Drinking Local in Washington

Kendall Jones has a very nice post at the Washington Beer Blog. It illustrates at least one of the key differences between the two states of the Pacific Northwest. We drink local. Washington, ever more worldly and cosmopolitan, less so.
Here is a depressing fact that many people don’t know. In Washington, Washington-brewed craft beer is fourth in terms of sales. According to Heather McClung (President of the Washington Brewers Guild), California, Colorado, Oregon and Alaska all sell more beer in Washington than our local producers. (I admit, I’m not sure of the order.) How, you may ask, can that be? Instead of thinking of it as four states, think of it as four beers: Sierra Nevada Pale Ale, New Belgium Fat Tire, Deschutes Mirror Pond Pale Ale, and Alaskan Amber. We certainly are not as provincial as Oregon, where 11% of all beer consumed is produced in Oregon, but it is sad that Washington beer is in fourth place.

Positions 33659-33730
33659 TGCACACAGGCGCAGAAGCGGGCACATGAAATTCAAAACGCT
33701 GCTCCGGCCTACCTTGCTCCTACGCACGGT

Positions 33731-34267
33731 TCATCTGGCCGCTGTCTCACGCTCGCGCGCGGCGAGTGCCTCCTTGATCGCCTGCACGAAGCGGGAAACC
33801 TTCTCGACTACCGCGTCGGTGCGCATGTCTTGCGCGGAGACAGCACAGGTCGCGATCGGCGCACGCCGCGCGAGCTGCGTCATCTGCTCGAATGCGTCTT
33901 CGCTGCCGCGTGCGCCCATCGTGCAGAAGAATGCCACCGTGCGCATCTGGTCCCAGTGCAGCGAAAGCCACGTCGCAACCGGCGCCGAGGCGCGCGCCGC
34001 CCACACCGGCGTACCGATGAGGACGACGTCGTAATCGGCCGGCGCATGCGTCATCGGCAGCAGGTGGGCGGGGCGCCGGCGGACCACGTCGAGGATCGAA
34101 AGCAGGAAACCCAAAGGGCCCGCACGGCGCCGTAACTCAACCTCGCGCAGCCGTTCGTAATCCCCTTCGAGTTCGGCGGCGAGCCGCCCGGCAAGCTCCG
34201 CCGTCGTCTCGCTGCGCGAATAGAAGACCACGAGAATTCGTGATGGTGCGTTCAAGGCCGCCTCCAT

I have been thinking about Northwest beer as I complete this book proposal. One of the great virtues of our state is that we are so parochial. I tend not to make a distinction between Oregon and Washington so much--as a region, our beers are pretty much of a piece--but I might feel differently if I lived north of the river and had to confront these stats. On the other hand, if you treated the two states as a single entity, I wonder if we wouldn't collectively drink mostly local beer?

In any case, Washingtonians should get on the stick and head down to the local brewpub. And you should head over and read the full post.